The gear ratios for the orrery are very interesting. The bottom gear train (T39:T8:T39), rotates the Earth around its own axis once per year. The ratio is 1:1 and has the effect that the Earth is not tidally locked with the Sun (as the Moon is with the Earth). This simulates the seasons as the poles turns towards and away from the Sun at different stages of the year. The place where the tilt is at maximum, is indicated on the disk (these are the solstices in June and December). When the Sun is directly above the equator, is also indicated on the disk (the equinoxes in March and September). Note that the equinoxes and solstices are not on the exact same date each year and averages were calculated and used on this orrery. It is also interesting to note that the solstices and equinoxes are not equally far apart (i.e. the seasons are not equal in length). This is due to the slightly elliptical orbit of the Earth (definitely not simulated in this orrery).

There is a full Moon every 29.53 days (called the synodic month). Note that a full rotation of the Moon actually takes 27.322 (sidereal month – takes the rotation of the Earth into account) but for the orrery we are interested in predicting the Moon phases and this value is not used here. A full Moon every 29.53 days means there are 12.368 rotations of the Moon every year. This is the value that we need to simulate to predict the Moon phases. The following gear ratios were selected: 39:8 and 33:13. The combined gear ratio is 1:12.375. This means that one full rotation (i.e. one year) there will be 12.375 full Moon rotations. The simulated value is close to the real value and the error is less than 0.06% which means the accuracy is 99.94% over the course of one year.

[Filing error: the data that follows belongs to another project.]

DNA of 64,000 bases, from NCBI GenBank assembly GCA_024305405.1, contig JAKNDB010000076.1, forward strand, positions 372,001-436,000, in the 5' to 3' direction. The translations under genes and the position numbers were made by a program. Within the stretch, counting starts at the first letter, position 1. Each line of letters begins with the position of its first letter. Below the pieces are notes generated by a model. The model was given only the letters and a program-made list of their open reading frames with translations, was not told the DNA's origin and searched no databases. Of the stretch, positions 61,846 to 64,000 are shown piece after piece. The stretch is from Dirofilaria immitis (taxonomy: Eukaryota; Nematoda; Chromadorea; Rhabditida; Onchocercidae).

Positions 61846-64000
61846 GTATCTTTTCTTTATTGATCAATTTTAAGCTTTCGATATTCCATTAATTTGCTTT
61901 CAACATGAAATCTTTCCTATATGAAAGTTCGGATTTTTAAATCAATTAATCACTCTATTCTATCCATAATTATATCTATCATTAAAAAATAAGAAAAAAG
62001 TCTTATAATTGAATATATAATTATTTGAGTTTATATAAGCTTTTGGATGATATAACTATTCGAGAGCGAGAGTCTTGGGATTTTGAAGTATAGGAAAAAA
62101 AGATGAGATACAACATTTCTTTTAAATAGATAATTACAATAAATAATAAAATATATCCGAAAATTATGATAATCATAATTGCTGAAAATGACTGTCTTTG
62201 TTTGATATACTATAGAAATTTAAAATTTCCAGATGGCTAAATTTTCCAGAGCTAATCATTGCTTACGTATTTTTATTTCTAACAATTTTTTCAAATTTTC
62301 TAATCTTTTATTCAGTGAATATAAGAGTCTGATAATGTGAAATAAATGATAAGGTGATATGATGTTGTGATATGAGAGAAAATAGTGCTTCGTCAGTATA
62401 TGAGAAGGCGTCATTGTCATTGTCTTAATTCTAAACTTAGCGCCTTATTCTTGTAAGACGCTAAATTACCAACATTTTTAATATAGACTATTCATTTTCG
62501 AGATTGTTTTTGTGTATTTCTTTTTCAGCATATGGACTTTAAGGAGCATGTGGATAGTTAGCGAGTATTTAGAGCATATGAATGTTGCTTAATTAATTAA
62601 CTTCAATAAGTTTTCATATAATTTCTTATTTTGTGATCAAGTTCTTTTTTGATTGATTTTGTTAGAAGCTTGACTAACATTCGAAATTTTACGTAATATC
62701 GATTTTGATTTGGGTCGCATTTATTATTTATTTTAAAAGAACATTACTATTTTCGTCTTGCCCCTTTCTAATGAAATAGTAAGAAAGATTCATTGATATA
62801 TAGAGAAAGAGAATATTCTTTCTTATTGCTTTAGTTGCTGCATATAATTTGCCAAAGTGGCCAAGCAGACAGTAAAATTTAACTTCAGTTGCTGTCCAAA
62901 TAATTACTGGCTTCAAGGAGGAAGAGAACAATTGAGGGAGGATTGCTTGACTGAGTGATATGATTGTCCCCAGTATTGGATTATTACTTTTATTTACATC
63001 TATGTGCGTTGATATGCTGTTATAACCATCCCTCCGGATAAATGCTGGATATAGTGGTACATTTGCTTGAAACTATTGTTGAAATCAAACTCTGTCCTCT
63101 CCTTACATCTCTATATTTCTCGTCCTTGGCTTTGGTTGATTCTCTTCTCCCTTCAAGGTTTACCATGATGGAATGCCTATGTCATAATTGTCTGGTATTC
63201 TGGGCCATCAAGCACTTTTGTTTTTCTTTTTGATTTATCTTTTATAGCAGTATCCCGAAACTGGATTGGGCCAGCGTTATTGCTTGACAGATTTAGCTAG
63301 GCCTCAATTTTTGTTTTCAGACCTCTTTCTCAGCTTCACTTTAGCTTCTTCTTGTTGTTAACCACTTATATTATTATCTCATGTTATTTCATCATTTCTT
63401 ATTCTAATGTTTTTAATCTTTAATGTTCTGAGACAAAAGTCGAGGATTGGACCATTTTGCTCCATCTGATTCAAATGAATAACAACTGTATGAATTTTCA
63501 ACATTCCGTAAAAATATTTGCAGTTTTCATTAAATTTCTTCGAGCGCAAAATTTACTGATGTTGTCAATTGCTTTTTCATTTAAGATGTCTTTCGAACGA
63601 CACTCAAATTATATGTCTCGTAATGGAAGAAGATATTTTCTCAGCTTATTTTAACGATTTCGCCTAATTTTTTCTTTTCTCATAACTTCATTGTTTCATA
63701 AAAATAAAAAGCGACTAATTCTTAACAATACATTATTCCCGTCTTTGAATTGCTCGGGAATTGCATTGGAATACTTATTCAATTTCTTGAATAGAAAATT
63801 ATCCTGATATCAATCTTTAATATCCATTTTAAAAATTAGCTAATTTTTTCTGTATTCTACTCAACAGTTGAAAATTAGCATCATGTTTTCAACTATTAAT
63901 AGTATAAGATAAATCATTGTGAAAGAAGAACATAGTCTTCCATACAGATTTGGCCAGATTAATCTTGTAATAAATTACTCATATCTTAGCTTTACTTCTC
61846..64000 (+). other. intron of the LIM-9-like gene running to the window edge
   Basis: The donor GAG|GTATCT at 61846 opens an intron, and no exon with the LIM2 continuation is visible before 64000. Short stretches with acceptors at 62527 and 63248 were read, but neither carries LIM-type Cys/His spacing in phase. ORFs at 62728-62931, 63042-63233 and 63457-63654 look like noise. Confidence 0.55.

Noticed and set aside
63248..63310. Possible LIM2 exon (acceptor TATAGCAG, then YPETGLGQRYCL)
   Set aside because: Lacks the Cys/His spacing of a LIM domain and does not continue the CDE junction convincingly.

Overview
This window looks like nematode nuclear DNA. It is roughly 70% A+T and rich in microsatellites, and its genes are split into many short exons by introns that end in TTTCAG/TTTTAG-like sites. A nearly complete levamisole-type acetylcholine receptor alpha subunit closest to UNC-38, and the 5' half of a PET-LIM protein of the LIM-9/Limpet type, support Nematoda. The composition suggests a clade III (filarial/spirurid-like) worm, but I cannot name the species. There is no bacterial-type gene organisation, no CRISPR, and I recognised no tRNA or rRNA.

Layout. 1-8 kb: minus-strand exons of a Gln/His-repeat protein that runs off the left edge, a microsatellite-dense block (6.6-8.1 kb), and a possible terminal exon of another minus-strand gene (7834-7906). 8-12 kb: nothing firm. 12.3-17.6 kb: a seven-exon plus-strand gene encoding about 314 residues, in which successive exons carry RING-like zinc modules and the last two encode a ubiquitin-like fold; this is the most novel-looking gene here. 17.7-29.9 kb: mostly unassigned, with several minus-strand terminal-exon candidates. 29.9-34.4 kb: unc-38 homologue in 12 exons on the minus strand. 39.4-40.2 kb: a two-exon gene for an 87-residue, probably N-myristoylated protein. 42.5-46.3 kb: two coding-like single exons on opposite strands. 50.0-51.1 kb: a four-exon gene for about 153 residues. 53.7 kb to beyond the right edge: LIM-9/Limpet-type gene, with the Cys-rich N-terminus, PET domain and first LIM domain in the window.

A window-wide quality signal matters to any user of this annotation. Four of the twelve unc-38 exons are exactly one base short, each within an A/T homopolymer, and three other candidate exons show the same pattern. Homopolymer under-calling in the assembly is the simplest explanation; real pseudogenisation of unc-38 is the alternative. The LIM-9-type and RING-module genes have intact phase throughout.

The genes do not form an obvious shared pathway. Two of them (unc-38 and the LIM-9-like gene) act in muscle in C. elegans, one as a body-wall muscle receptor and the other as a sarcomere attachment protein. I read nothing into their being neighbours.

The inclusion of the additional 13 teeth gear is also important. Having two 13 teeth gears in line does not affect the ratio but it does affect the direction of rotation. I called it the inverter gear (T13B) since it changes the Moon’s rotation from clockwise to counterclockwise when the Earth is moved in a counterclockwise direction (i.e. the direction the Earth rotates around the Sun when viewed from the North Pole).

The drive gears (T12RA and T48RA), does not affect the accuracy of the orrery. It is however interesting to note that the gear ratios for these gears are 1:4. This means with each full turn of the crank the orrery moves by 13 weeks. There are 13 radial lines on the shaft disk (BHS). There is also a line on the crank axel (D83). Turning the crank so that the line on the crank axel moves one segment on the shaft disk will thus advance the orrery by one week.

It is important to note that this orrery is made from wood with some limitations in accuracy. The “slop” between the gears means that the arrow can move 3-5 days without turning the gears (tighter gears will mean the mechanism will be hard to move). This means that the resolution is not accurate on a day basis but rather that is accurate within a 5 day interval. However, if the slop is taken into account and the midpoint of the arrow is taken, each time, when the Moon phase is set/read the accuracy is 99.94% per year (see below). I.e. the orrery will be within the correct 5 day interval for 64 years and start to deviate by one day after subsequent rotations.

In the future I want to make a much larger model with and include celestial items. I want to make it out of nice hardwood and and much much larger. But this is just one of the many things I want to make – if I do it it will definitely be documented!

R